Recently a client told me that his business was too small to impact properly and that they would never be able to make the business fully accountable. I was surprised as the ideas that we had been discussing about how he could improve and measure impact were not expensive and were definitely not hard work.
This got me thinking about other small NGOs, charities and social enterprises that might be thinking that delivering impact sounds good, but in reality it is more hard work than they can accommodate.
Impact isn’t complicated to measure (at least not at a top-line level). True, I’m always going to tell you about the “gold standard”, but if you’re just a small organisation there are straightforward ways to get an indication of the impact that your activities are having. Even as a “solopreneur” I have found tools and time to get feedback from my clients on how much of a difference I’ve made to their work and their beneficiaries.
So here are a few key points on how to make sure you’re having the impact that you intend to have:
- Make a register of beneficiaries, participants (with their permission of course);
- Ask for feedback: at the start and end of a course, the start and end of a support session, etc get people to tell you what they think – what they expect to change and what has actually changed;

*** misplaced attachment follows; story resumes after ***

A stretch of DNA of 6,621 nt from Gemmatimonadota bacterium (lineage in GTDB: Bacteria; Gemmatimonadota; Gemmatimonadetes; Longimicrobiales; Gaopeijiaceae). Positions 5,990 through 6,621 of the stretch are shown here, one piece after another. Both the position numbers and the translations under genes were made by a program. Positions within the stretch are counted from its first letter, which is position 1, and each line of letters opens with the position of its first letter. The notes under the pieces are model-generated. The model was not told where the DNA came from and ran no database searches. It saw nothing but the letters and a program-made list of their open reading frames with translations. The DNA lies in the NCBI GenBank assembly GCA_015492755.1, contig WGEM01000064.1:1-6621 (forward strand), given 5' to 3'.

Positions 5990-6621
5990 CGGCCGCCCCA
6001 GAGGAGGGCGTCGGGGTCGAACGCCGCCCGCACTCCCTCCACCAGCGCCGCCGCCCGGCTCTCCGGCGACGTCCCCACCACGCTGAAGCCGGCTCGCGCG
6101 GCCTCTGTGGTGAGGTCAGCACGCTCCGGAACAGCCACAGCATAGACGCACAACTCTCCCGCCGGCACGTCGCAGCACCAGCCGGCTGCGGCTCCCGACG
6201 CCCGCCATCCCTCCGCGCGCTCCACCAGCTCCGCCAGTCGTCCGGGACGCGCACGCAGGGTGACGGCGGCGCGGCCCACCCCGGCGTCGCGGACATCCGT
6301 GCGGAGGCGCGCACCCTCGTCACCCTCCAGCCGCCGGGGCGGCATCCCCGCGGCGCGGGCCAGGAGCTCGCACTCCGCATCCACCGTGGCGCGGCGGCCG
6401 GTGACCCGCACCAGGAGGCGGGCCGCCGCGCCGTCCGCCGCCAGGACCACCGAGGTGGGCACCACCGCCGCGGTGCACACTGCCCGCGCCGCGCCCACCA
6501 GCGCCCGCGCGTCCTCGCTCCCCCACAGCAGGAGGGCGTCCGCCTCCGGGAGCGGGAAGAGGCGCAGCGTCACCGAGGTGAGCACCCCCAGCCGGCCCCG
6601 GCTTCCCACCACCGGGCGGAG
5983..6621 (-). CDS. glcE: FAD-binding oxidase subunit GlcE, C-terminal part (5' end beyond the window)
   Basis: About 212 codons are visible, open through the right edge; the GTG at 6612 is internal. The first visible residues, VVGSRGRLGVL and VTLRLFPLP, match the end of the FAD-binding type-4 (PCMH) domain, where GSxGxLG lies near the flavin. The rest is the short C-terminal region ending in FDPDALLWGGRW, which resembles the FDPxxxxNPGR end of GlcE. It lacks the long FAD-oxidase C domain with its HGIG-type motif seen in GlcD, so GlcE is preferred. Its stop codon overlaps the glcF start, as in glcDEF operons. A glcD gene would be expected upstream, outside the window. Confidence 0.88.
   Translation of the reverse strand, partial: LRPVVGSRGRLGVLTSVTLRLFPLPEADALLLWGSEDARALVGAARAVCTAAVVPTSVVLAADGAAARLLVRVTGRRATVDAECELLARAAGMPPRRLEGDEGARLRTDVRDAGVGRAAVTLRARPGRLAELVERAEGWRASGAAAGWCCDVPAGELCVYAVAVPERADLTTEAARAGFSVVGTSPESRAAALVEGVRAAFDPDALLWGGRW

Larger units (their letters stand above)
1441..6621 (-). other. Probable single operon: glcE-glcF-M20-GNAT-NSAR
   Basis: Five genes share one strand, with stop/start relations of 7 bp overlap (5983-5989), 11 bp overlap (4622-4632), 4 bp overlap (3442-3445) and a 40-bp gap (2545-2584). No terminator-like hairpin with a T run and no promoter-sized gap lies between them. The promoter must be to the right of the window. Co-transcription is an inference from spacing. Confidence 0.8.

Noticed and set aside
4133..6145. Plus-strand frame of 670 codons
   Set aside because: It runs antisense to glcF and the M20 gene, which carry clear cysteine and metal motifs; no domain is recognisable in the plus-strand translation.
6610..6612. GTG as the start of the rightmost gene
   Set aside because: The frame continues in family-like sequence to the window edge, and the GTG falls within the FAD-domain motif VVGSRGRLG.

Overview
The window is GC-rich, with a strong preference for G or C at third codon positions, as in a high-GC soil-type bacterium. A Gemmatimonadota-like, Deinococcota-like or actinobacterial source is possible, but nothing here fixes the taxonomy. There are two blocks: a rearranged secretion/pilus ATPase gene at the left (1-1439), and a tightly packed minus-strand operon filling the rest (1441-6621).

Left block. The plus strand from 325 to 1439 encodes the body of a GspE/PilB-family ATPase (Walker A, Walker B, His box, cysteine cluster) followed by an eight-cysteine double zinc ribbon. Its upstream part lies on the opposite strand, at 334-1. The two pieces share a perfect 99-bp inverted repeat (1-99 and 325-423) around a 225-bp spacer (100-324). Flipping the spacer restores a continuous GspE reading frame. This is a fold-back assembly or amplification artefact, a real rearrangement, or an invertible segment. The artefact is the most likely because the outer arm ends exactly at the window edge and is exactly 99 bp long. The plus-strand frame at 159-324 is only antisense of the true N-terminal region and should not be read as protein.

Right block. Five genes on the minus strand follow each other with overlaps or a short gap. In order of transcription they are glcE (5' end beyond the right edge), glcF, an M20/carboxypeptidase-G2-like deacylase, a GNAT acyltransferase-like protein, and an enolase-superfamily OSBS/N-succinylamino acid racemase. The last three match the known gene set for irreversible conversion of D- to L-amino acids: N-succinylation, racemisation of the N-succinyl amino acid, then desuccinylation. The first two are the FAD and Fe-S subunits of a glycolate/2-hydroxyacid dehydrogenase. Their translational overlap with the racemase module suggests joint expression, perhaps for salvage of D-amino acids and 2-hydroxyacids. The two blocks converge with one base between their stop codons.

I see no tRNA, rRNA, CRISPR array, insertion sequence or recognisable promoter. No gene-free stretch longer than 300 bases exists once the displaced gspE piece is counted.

- Set up online surveys and questionnaires. Once you’ve got these up and running, data collection is straightforward. Most online survey suppliers will also provide the analytics to enable you to interrogate the data without having a degree in statistics;
- Get a group of users or beneficiaries together and get them to talk about their experiences with your intervention;
- Listen to what people tell you and if you need to, think about making changes to what you do as a result of what they tell you – then ask them again;
- Share the results of what people tell you with others in the organisation, especially your board or leaders. This information is so vital to making strategic decisions that they will thank you for this;
- Finally, use this information to plan future interventions that are tailored to your beneficiaries and users.
Some of you are going to tell me this is just common sense business R&D, and you’d be right. The principles are the same. The difference though is that for-profit businesses do this to make their product more appealing to customers so that they can make a higher return. You should do this to ensure your “product” is fully tailored to the needs of your “customers”, so that you can make a higher impact.
The more you do, the more you can engage in more complex impact measurement. But you have to start somewhere and you have to start soon. Understanding your impact should be central to your organisation. Otherwise how do you know that you’re making a difference and moving your organisation closer to its long term goal?
Do you find doing impact measurement difficult? Or time consuming? Do you think its all beyond you? What are your experiences with measuring impact?